Only so much a Budget can do
Disruptions do not follow precedents, and hence, do not offer themselves to analysis based on extrapolation of past experiences.
In 2017, we have an external environment fraught with unprecedented uncertainties in which our politico-economic planning, better known as 'budgeting', has got done. The icing on the cake of unknowns were the potential introduction of GST mid-year, and preponement of the Budget Session by a month to 1st February. These have injected further complications in forecasting indirect tax revenues, and in estimating FY17 year-end numbers, respectively. There is also a looming revival in commodity prices (read petroleum prices), to contend with. Since nothing can be done by the government to decipher these variables, we can look at what should have been, and what have turned out to be the priorities for the government this year.
Creation of jobs remains a top priority of the government, and this could be done relatively quickly by spurring huge investments into infrastructure building. By this, at least some of the jobs lost in the informal construction sector due to demonetisation might be recouped. The Budget seems to have made a huge push in this direction, by allocating Rs 3.96 lakh crore to infrastructure, up 80 per cent from the Rs 2.21 lakh crore of the previous Budget. But if we add last year's Railways Capex Budget (subsumed in this year's Budget) of Rs 55,000 crore, the hike is a more sobering 40 per cent. A real feel of the impetus expected in infra from this Budget can be had from the example of the roads sector, where the provision has gone up from Rs 64,900 crore in 2017-18 as against the budgetary Rs 57, 976 crore allocated in 2016-17, which perhaps reflects an increase of just 5-6 per cent, adjusted for inflation. Even so, if execution capability improves across the board, and the government machinery succeeds in actually spending these allocations, we can expect a boost in infrastructure construction activities, although not on as massive a scale as demanded by our sluggish economic situation.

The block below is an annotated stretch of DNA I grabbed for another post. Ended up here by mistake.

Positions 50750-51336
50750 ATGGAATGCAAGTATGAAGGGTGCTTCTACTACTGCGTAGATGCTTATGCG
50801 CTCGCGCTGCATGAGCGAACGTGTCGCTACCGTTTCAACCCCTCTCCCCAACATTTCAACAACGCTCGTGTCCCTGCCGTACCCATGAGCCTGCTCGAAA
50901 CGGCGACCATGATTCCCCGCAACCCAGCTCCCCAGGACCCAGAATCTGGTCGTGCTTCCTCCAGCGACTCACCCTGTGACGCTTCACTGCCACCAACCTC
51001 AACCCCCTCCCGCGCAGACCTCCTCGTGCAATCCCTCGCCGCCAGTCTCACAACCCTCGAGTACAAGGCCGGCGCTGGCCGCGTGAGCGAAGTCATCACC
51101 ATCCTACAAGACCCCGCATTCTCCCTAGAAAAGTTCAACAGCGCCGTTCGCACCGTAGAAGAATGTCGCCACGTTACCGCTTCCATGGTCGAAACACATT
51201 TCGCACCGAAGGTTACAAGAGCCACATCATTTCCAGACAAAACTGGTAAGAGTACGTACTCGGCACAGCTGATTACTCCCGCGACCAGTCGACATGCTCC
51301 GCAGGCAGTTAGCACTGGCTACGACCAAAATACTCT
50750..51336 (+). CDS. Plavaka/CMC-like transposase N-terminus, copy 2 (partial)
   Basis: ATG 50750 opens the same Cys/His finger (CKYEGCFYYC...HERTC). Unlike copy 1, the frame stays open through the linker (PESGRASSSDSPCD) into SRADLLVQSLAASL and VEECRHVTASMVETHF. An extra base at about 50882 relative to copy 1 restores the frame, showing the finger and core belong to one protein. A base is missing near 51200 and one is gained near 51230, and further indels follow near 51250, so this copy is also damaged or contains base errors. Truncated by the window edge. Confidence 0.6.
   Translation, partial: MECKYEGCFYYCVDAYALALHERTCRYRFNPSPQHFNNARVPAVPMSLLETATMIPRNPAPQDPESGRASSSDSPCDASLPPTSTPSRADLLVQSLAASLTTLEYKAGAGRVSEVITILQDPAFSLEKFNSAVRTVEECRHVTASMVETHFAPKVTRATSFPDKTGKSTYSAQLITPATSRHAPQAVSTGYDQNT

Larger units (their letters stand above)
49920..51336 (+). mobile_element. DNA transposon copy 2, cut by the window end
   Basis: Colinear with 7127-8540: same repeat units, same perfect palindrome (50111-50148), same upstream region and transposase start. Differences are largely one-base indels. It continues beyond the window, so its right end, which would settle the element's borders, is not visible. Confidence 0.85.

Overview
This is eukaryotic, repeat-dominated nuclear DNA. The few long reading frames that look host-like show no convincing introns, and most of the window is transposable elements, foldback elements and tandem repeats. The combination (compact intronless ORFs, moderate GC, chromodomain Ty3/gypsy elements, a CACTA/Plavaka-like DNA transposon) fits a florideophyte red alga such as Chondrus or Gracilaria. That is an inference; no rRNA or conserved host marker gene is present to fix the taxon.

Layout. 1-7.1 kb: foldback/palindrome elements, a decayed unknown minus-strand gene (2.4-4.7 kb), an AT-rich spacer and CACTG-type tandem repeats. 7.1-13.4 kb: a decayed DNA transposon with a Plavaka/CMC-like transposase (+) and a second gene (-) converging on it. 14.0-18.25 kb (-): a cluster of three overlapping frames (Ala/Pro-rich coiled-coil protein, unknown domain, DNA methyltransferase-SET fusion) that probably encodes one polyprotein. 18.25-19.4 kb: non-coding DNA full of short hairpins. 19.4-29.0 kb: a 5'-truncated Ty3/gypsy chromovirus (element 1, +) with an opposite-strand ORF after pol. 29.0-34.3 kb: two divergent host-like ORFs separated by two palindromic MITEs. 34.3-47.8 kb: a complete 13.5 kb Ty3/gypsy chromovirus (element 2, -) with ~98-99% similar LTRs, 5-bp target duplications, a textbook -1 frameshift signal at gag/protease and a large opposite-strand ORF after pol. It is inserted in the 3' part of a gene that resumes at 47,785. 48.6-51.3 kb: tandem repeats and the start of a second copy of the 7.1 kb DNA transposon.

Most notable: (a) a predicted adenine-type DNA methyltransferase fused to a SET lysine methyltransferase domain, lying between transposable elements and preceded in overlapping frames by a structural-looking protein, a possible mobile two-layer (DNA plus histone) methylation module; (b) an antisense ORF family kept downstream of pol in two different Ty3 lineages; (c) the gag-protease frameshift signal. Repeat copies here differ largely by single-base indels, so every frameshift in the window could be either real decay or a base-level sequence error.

In addition to these proposed infra investments, all of which will be cement guzzlers, what could be more good news for the cement industry is the encouragement given to housing in this Budget. Not only that rural housing has been supported, affordable housing has been accorded 'infrastructure' status. In an otherwise moribund market situation, these measures could be just what the doctor would prescribe, for the ailing cement sector, by promoting demand in both retail and institutional segments of the market.
Although the Budget did not do much on badly needed follow-up actions to curb corruption and eradicate black money, missing an opportunity to bring some semblance of respectability to the motives behind the so-called demonetisation, nor did it introduce the tempting social intervention of Universal Basic Income. On the whole, we would like to categorise this as a 'cement friendly' Budget. If this Budget is quickly followed by introduction of GST by the middle of the year, the cement industry may yet see recovery happening as early as the later half of the current financial year.
After all, there's only so much a Budget can do, and now it is up to the industry to respond.